Hands down, Social Security is our country's most important social program. Aside from protecting some 175 million working Americans in the event of long-term disability and/or an untimely death (nearly 6 million people receive a survivor's benefit each month), it's responsible for keeping approximately 15.3 million retired workers above the federal poverty line. More than three out of five of these aged beneficiaries currently lean on the program to provide at least half of their monthly income.

Social Security is facing its biggest challenge in eight decades

But Social Security is also a program facing a steep uphill climb in the coming decades, as foretold by the latest annual report from the Board of Trustees.

A messy pile of about a half-dozen Social Security cards.

Image source: Getty Images.

Contained in the report is a prediction that Social Security will expend more than it collects this year for the first time since 1982. With the exception of a sight reprieve in 2019, this net cash outflow is expected to really begin surging in 2020 and beyond. After an estimated 16 years of outflows, Social Security's $2.89 trillion in excess cash is expected to be gone.

The silver lining here for seniors, if there's one to be found, is that Social Security is in absolutely no danger of going bankrupt and disappearing, even if the program's excess cash could soon vanish. Thanks to its two sources of recurring revenue -- the 12.4% payroll tax on earned income up to $128,400 (as of 2018) and the taxation of benefits -- Social Security will still be collecting plenty of revenue that can be disbursed to eligible beneficiaries.

The downside of the trustees' outlook is that it clearly shows the unsustainability of the current payout schedule. If Congress doesn't raise any additional funds, then-current and future recipients could be facing an across-the-board cut to benefits of up to 21% by 2034. That's a dismal forecast given the noted reliance on Social Security by seniors.

President Trump's Social Security strategy has changed dramatically over the last 18 years

However, President Trump believes he has the perfect "fix" for Social Security. Rather than making any direct amendments to the program, he believes that boosting economic growth is the best course of action. By passing and signing into law the Tax Cuts and Jobs Act, thereby lowering peak corporate income tax rates and individual taxpayer liability, Trump aims to increase overall employment and wages. This should lead to added payroll tax collection and improve at least the short-term health of Social Security.

President Trump addressing employees of the Department of Homeland Security from behind the presidential podium.

Image source: U.S. Department of Homeland Security via Flickr.

But what you may not realize is that Trump's solution to resolve Social Security's problems has evolved quite a bit over time. In 2000, when his book, The America We Deserve, was first published, he offered a markedly different means of paying off the national debt and, subsequently, fixing Social Security's long-term cash shortfall.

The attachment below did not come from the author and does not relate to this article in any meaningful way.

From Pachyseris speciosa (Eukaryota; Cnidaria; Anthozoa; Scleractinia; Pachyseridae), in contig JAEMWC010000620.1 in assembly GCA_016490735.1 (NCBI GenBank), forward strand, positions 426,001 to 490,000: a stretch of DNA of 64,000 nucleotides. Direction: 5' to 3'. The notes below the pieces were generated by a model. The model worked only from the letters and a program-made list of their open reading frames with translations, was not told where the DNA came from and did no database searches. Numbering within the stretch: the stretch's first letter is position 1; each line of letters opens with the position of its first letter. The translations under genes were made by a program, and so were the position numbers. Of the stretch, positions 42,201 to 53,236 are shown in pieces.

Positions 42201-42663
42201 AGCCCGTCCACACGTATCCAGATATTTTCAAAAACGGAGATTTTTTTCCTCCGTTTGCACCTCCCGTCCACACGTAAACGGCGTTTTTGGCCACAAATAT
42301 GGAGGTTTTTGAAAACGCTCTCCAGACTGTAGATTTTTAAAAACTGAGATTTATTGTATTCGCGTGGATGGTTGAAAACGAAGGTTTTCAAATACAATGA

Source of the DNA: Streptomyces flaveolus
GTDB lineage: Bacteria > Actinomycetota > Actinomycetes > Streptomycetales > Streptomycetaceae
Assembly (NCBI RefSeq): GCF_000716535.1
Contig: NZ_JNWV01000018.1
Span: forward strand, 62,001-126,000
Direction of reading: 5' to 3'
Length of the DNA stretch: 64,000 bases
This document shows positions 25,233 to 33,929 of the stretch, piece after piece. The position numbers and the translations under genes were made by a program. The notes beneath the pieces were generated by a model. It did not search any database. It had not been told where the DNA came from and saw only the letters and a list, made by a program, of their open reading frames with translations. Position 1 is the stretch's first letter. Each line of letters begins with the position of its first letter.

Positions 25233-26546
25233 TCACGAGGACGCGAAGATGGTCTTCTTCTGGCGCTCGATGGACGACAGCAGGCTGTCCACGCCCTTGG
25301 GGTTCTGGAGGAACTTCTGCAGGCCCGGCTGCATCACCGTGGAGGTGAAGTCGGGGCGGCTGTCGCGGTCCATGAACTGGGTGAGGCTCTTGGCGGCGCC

Often touted as a president that's gone to bat for the 1%, Trump suggested the idea of introducing a one-time tax of 14.25% on the highest income earners in his book. Back in 2000, this tax would have raised an estimated $5.7 trillion, which would have allowed the country's national debt to have been completely paid off. In turn, it would have saved $200 billion a year in interest payments. Trump suggested that $100 billion of savings be funneled into tax cuts for middle-class families for a decade, with the other $100 billion going into the Social Security Trust, providing it long-term solvency.

Here's the excerpt from The America We Deserve

I would impose a one-time, 14.25% tax on individuals and trusts with a net worth over $10 million. That would raise $5.7 trillion in new revenue, which we would use to pay off the entire national debt. We would save $200 billion in interest payments, which would allow us to cut taxes on middle-class working families by $100 billion a year or $1 trillion over ten years. We could use the rest of the savings -- $100 billion -- to bolster the Social Security Trust Fund. By 2030, we [will have] put $3 trillion into the trust Fund, which would make it solvent into the next century.

Two businessmen shaking hands, as if in agreement.

Image source: Getty Images.

Social Security needs a direct, bipartisan fix

Of course, a 14.25% one-time tax on folks with over $10 million in wealth today probably wouldn't come close to paying off our national debt, which stands at more than $21 trillion, or buoying Social Security over the long run. Nor is it an idea that Trump would be likely to support, especially after passing a major tax cut for all income brackets in December 2017.

If Social Security is going to be fixed, the solution is almost certainly going to need to be direct (i.e., an amendment to the existing law), and, for reasons discussed previously, it's going to need to offer core solutions from both political parties. That means the addition of new revenue by requiring the wealthy to pay more into the system, as well as lifetime benefit reduction via gradual increases to the full retirement age for future generations of retired workers. This solution, rather than a one-time tax, should put Social Security on solid financial footing.

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